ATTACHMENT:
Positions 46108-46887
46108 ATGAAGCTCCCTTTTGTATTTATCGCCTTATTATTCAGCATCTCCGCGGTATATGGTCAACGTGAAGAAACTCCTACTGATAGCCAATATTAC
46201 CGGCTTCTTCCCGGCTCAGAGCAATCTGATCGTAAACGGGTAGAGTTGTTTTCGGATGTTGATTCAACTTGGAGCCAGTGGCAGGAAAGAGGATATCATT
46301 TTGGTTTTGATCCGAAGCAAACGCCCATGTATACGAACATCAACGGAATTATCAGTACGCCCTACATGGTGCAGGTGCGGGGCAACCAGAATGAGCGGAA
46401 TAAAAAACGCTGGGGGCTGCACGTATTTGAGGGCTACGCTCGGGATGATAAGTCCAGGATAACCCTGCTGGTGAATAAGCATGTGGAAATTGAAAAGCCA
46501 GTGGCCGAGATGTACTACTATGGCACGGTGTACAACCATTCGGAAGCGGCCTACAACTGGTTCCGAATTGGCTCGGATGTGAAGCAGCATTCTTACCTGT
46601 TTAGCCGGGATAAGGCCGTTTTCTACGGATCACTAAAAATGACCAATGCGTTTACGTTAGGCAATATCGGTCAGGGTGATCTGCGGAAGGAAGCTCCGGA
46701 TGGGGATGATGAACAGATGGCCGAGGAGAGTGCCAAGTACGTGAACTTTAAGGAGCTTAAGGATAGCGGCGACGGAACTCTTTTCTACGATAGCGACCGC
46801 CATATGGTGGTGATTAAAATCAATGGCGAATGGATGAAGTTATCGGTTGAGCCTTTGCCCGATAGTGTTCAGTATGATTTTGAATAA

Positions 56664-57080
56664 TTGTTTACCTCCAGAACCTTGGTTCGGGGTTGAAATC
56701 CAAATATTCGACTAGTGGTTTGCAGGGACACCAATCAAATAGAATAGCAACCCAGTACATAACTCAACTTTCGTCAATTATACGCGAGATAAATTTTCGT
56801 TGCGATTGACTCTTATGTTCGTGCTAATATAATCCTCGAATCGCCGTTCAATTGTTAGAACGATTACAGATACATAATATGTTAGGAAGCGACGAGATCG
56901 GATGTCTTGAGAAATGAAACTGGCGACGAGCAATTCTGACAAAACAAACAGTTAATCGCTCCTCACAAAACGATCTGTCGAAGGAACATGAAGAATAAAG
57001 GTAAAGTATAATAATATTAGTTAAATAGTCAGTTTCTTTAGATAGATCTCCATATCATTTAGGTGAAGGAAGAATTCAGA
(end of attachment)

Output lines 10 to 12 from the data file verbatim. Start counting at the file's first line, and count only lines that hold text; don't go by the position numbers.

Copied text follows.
Positions 56664-57080
56664 TTGTTTACCTCCAGAACCTTGGTTCGGGGTTGAAATC
56701 CAAATATTCGACTAGTGGTTTGCAGGGACACCAATCAAATAGAATAGCAACCCAGTACATAACTCAACTTTCGTCAATTATACGCGAGATAAATTTTCGT